The redevelopment of the old Mayland Shopping Center – which will be called the Mayland Commons on Mayfield Road in Mayfield Heights – is underway with two food service chains, a gas station under construction and hopes for more businesses to join the complex.
Mayland Commons Owner Larry Ottino told the Cleveland Jewish News that he spent five years trying to acquire the Mayland Shopping Center property and envisions great success for the area as it continues to develop.
“So far, we’ve already put in the Starbucks that’s open and running, and the Raising Cane’s is open and running, and the Sheetz will be open Labor Day,” Ottino said.
He said he decided to revamp the area because it was blighted, having sat and deteriorated for 20 years.
“I have other property in Mayfield,” Ottino said. “I have a Panera on Mayfield Road and I have the Mayfield Heights Town Center, and I just didn’t want to see it deteriorate anymore.”
In addition to needing to purchase the Mayland Shopping Center, Ottino said he also had to buy the old Mayland Theater, which was known as Play, as well as the property behind O’Reilly’s Auto Parts.
In total, Ottino assembled 13 acres for redevelopment, he said.
Ottino said that he hopes to add an office building to the property, as well as family sit-down restaurants, a drugstore, a grocery store and an ice cream shop.
He said he plans to “make it family-friendly” with pathways, landscaping and lighting.
The drive that is on the property will be called “Vaida Drive,” which Ottino said is named after his granddaughter.
“It’ll be a beautiful center once it’s all done,” he said.
Ottino said that the development will be a great asset to the city of Mayfield Heights.
“With all the real estate taxes and the money from the employment taxes, already between the three stores, we’re going to be adding over 300 jobs,” he said.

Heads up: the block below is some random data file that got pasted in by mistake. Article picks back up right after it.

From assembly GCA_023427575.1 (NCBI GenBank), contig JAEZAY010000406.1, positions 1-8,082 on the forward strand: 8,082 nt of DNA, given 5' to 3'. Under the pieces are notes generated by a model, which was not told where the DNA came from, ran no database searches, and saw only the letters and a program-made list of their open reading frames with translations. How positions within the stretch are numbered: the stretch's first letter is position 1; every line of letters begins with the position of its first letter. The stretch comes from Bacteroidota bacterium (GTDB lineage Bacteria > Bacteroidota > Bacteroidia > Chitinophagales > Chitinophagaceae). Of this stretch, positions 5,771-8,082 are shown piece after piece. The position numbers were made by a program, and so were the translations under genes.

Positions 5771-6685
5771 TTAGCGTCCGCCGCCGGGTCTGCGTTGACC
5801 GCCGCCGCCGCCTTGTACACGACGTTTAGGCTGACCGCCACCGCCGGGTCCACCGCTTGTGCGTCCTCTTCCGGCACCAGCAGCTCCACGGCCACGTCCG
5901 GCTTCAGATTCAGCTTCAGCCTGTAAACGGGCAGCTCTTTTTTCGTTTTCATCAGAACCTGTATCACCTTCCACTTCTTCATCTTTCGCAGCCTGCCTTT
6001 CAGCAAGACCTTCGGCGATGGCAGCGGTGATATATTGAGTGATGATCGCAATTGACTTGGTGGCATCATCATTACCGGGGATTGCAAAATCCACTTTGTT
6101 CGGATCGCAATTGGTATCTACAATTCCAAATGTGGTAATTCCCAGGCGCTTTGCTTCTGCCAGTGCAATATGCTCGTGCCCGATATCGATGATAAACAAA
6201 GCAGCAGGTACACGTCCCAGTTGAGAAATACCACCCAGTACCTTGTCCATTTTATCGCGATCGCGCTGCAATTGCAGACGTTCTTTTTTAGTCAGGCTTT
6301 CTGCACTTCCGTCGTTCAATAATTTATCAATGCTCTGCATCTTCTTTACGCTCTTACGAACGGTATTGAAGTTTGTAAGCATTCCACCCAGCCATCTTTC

At Mayfield Heights Town Center, Ottino said he is adding a Handel’s Homemade Ice Cream store, a Crumbl Cookies store and a Mexican restaurant.
“So between both centers, we’ll be adding almost 500 jobs to the city and the real estate tax, before we bought the property was valued at three-point-some million, now it’ll be over 35-40 million,” Ottino said. “The real estate tax will be phenomenal and that’s what keeps Mayfield Heights going.”
Mayland Commons will be different from nearby centers such as Legacy Village in Lyndhurst and Pinecrest in Orange because the businesses will all be individual buildings, he said.
“Legacy and Pinecrest, they’re more of a shopping center,” Ottino said. “We’re going to be a destination point.”
He said that Mayfield Heights Town Center is also a shopping center and that it is hard right now to rent those retail spaces to “mom and pop stores.” Mayland Commons, however, will be home to major billion-dollar corporations, he said.
Ottino said he foresees a continued favorable response from the city’s residents.
“I think the people of Mayfield will love it,” he said. “We’ve already got outstanding remarks for tearing it down, No. 1.”
He described the area prior to redevelopment as a rundown eyesore for the city.
“Now, it’s going to be a beautiful development that the people of Mayfield will be really proud of,” Ottino said.
Looking forward, he said that he is going to patiently anticipate good tenants wanting to join the complex.
“We’re going to wait for the tenants,” Ottino said. “We’re going to wait for good corporations, good restaurants, anything that will make it family-friendly.”
Mayfield Heights Mayor Anthony DiCicco recalled the comments the city received about the area prior to beginning reconstruction.
“That’s been one of the main sore spots in the city,” DiCicco told the CJN. “A lot of residents have commented on it that it’s an eyesore, it’s underdeveloped, it’s under-utilized, and I think the residents will be very happy with the face lift it’s getting.”
While the city is unsure of what specific businesses will join the complex, DiCicco said the redevelopment will be a big upgrade.
“I think so far it looks great,” he said. “I think the Raising Cane’s looks great. I think once they finish with the Sheetz, I think it’ll be a very nice looking building too.”
DiCicco mentioned that the city council recently passed a resolution to provide financial aid to the Mayland Commons over the span of the next 10 years.
“The exact details haven’t been finalized yet, but I think council and myself and the administration felt that it was an important enough project to make sure it was done right, and give them the help they needed to make sure it was done right,” he said.
DiCicco said that it wasn’t the greatest time to start a redevelopment project due to COVID-19, which Ottino also attributed some delays to. DeCicco and Ottino both said they have hopes that the economy will soon start to pick up and the development of the complex will get on a roll.
“It will be a real special place to go,” DiCicco said.